Like people, dogs and cats choke if something lodges in their throats or wind pipes. They gag, retch, and cough trying to expel the object and can become frantic when it won't move. Choking can quickly become dangerous if the trapped object cuts off the air supply.
If your dog is gagging and retching but is not experiencing difficulty in breathing, assume a foreign object such as a bone splinter or rubber ball is caught in their mouth or in the back of their throat. See: Foreign Object in throat
Dogs are affected most often because they love to play catch and chew, and pieces or toys or sticks can get caught in their throats.
Choking is evident upon observation.
If the dog collapses and is unable to breathe,
- place her on her side with her head down.
- Open her mouth, pull out her tongue as far as you can
- Sweep your fingers from side to side
- Grasp the object and remove it, if possible.
The technique varies depending on the size of your pet.
For a small dog or cat, hold his back against your stomach with his head up and his feet hanging down. Put your fist just underneath the rib cage - you can feel a soft, hollow place easily - and pull inward toward your belly and upward toward your chin at the same time. Use a strong thrusting action to help dislodge the object.
For a large dog, lay him on his side and kneel behind him so that his backbone is against your knees, with his head pointing to your left. Lean over him in a crouched position and put your right fist just below his rib cage. use you fist to push sharply upward and inward toward you knees and his head. The diaphragm will be directly below your fist, and it will help push air from the lungs up through the throat to dislodge the object. Repeat the maneuver 2 - 3 times, checking after each try to see if the object has come loose from the mouth.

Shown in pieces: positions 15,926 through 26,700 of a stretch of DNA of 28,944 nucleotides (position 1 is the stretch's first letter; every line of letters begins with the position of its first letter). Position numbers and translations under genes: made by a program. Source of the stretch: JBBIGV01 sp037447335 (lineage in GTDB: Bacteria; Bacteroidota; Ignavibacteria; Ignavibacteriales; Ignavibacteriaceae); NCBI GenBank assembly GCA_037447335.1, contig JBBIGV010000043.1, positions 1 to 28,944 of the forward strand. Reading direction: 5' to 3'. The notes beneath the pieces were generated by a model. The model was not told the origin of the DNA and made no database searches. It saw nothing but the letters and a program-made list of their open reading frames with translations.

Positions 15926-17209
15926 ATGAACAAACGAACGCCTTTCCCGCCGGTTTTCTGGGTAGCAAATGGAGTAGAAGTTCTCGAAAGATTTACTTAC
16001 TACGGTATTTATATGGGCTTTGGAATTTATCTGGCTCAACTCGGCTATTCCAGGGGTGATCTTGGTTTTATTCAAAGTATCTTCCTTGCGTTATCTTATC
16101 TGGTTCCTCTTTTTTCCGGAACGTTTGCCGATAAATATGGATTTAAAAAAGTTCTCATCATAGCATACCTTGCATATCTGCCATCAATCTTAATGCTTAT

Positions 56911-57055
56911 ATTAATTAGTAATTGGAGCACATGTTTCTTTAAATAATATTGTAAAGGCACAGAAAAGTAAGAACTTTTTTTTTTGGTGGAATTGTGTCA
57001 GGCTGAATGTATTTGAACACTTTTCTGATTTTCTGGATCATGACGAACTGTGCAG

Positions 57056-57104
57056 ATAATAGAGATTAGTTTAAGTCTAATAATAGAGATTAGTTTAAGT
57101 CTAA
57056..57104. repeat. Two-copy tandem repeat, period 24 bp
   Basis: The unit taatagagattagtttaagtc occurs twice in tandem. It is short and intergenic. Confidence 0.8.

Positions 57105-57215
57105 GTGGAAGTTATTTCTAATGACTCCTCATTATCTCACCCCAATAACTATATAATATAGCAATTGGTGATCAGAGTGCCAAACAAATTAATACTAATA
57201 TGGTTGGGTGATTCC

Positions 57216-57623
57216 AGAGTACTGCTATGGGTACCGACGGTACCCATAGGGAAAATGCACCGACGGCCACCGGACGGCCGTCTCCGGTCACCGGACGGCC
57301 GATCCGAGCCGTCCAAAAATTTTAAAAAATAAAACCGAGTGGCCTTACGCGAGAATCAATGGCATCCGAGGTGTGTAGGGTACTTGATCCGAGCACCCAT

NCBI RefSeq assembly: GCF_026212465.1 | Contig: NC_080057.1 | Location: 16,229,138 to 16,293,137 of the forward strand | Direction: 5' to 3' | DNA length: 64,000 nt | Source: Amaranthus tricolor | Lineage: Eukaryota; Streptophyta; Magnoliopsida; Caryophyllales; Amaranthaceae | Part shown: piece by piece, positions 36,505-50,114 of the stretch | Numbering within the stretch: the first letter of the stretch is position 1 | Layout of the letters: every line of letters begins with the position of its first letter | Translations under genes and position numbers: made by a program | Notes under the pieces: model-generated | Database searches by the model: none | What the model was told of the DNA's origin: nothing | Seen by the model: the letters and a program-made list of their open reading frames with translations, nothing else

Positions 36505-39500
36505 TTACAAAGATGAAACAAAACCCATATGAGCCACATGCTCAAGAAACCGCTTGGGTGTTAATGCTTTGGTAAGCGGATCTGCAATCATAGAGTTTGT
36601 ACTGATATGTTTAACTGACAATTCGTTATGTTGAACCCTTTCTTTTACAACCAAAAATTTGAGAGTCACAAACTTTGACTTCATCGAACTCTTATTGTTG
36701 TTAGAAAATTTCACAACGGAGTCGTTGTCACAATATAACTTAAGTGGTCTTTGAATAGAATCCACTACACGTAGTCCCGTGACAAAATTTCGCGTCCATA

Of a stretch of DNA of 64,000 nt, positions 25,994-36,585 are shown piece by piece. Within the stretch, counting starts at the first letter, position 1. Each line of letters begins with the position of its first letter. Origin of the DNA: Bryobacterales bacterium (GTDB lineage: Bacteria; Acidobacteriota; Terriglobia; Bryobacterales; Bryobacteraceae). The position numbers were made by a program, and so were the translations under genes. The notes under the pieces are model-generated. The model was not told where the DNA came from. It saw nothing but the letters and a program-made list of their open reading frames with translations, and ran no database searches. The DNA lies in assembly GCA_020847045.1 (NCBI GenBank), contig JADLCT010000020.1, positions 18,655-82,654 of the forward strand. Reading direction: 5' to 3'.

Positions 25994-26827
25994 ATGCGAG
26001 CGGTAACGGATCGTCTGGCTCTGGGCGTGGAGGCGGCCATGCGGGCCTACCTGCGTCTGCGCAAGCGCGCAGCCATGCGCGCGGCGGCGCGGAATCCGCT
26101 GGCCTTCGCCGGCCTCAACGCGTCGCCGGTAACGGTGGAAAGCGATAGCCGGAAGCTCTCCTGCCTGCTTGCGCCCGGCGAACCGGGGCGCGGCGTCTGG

- If the Heimlich maneuver doesn't work after a few attempts, try a thrust with an open cupped hand to your pets back - clap him on the back 3 - 4 times in a row. Be sure that his neck stays in a straight line with his back so that there are no kinks in his throat to get in the way. If this technique still doesn't dislodge the object, continue trying this and the Heimlich maneuver in the car while someone drives you to the animal hospital as soon as possible.
- Once the throat is clear, make sure that your pet starts breathing. If he doesn't, you may need to give artificial respiration.
- Wrap one hand around your pet's muzzle to close his mouth
- Place your other hand on his chest to monitor its rise and fall
- Cover his nose with your mouth, and blow 2 quick puffs into his nose. his chest should move with the air.
- Continue giving 15 - 20 breaths per minute until he starts breathing on his own or until you reach medical help.
You can prevent choking on toys by ensuring the toys are of the appropriate size your your particular dog.
You should still seek a veterinary evaluation even if the choking hazard has been removed. They will be able to determine if the hazard has caused any other potential problems.
Show Sources & Contributors +
Dog Owners Home Veterinary Handbook
Publisher: Wiley Publishing, 2007
Authors: Debra M. Eldredge, Liisa D. Carlson, Delbert G. Carlson, James M. Giffen MD
The First Aid Companion for Dogs And Cats
Publisher: Rodale Inc, 2001
Authors: Amy D. Shojai, Shane Bateman DVM